Defense report: XYZ Tire

XYZ Tire’s experts take the same approach regarding the driver given the vehicle speed data. At the speeds being traveled on a busy highway at night, the Jeep was being operated in an aggressive and reckless manner. While the impairment was within the legal limits, the driver was still impaired, which affected the reaction time when traffic was stopped.

Experts for XYZ Tire could not identify an exact reason for the wheel-off. The wheel and hub on the left front were clean and the other three wheel positions on the vehicle had the proper lug nut torque, as well as clean mating surfaces. Another factor in XYZ Tire’s favor is the fact that Customer A did not return for the torque check after the wheels were installed. XYZ Tire encourages customers to return for the torque check after installation so they can identify any conditions that identified with a visual inspection. Since over 1,000 miles had passed since installation, defense experts for XYZ Tire determined that a previous impact to the left front tire led to the damage that caused the wheel-off.

The jury

By far, the most unpredictable factor in civil litigation is the jury. Some states are known for very liberal juries with massive awards for the plaintiff, while others are a little more conservative in their approach when rendering a verdict. In many cases, it’s the injured party that plays the biggest factor. In this instance, there is a fatality, two people who will need medical care for the rest of their lives and over a million dollars in medical bills for the driver. Juries are sympathetic and given the condition of the plaintiffs, someone has to pay.

It’s difficult to imagine a jury in any state rendering a verdict in favor of the defendants because companies have money and the victims are going to need it in order to survive.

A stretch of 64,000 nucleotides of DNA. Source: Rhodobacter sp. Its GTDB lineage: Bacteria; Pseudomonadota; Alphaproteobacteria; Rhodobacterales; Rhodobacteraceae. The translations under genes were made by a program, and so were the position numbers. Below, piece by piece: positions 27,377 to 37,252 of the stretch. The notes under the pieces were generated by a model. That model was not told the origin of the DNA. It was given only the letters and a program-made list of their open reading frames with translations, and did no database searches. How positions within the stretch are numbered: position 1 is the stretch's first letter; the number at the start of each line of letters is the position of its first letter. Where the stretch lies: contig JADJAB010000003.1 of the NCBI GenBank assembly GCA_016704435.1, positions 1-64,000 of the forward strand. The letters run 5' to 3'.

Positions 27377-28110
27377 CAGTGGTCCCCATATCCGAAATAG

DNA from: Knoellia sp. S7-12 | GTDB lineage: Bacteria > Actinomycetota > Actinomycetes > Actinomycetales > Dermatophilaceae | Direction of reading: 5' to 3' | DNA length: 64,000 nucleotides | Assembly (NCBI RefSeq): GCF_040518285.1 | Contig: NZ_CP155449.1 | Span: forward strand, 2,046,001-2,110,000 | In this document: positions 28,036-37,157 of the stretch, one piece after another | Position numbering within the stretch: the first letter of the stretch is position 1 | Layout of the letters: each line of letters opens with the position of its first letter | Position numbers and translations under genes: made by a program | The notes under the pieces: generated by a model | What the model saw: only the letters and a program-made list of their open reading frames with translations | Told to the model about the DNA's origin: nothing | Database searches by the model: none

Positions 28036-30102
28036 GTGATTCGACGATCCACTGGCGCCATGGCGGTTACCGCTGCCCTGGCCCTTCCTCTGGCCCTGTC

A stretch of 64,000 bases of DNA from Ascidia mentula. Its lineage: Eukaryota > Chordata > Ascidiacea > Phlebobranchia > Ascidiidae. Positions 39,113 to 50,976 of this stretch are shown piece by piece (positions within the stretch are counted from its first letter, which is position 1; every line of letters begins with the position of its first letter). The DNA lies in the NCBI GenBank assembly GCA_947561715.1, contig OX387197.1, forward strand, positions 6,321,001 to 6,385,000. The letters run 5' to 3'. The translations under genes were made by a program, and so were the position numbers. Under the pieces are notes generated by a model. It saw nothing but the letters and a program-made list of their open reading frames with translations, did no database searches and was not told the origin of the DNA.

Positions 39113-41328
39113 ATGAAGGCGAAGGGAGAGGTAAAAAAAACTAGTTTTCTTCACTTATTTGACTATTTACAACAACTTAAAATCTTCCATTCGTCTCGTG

The insurance company for the driver is going to take a major hit, but the other parties have to make a decision. Is it worth the risk to put the case in the hands of a jury or should they just settle? Going to trial is risky for the plaintiff, as well, but in this case, the fatality and nature of the injuries gives them an advantage. Trials are incredibly expensive for both the plaintiff and the defendant. That’s why most cases settle before they are heard in a courtroom. Each defendant has to determine how much it will cost to go to trial, how much they could potentially lose and what it takes to settle the lawsuit and move on. It’s all about selecting the best bad option.

ABC Tire’s response

ABC Tire does not want to go to trial. The lack of formal training and failure to follow the industry recommended practices for plus-sizing and custom wheel fitments are not going to look good in front of a jury. Quality control is definitely lacking in ABC Tire’s wheel torque program and the inconsistency in lug nut torque values on the remaining three wheel positions does not work in their favor. Likewise, failing to clean the face of the hubs represents another contributing cause to the wheel-off and accident. Failing to follow federal law by knowingly making the TPMS inoperative and installing custom tires and wheels without TPMS sensors is another major strike against ABC Tire. Without a good defense, they need to settle and settle fast.

XYZ Tire’s response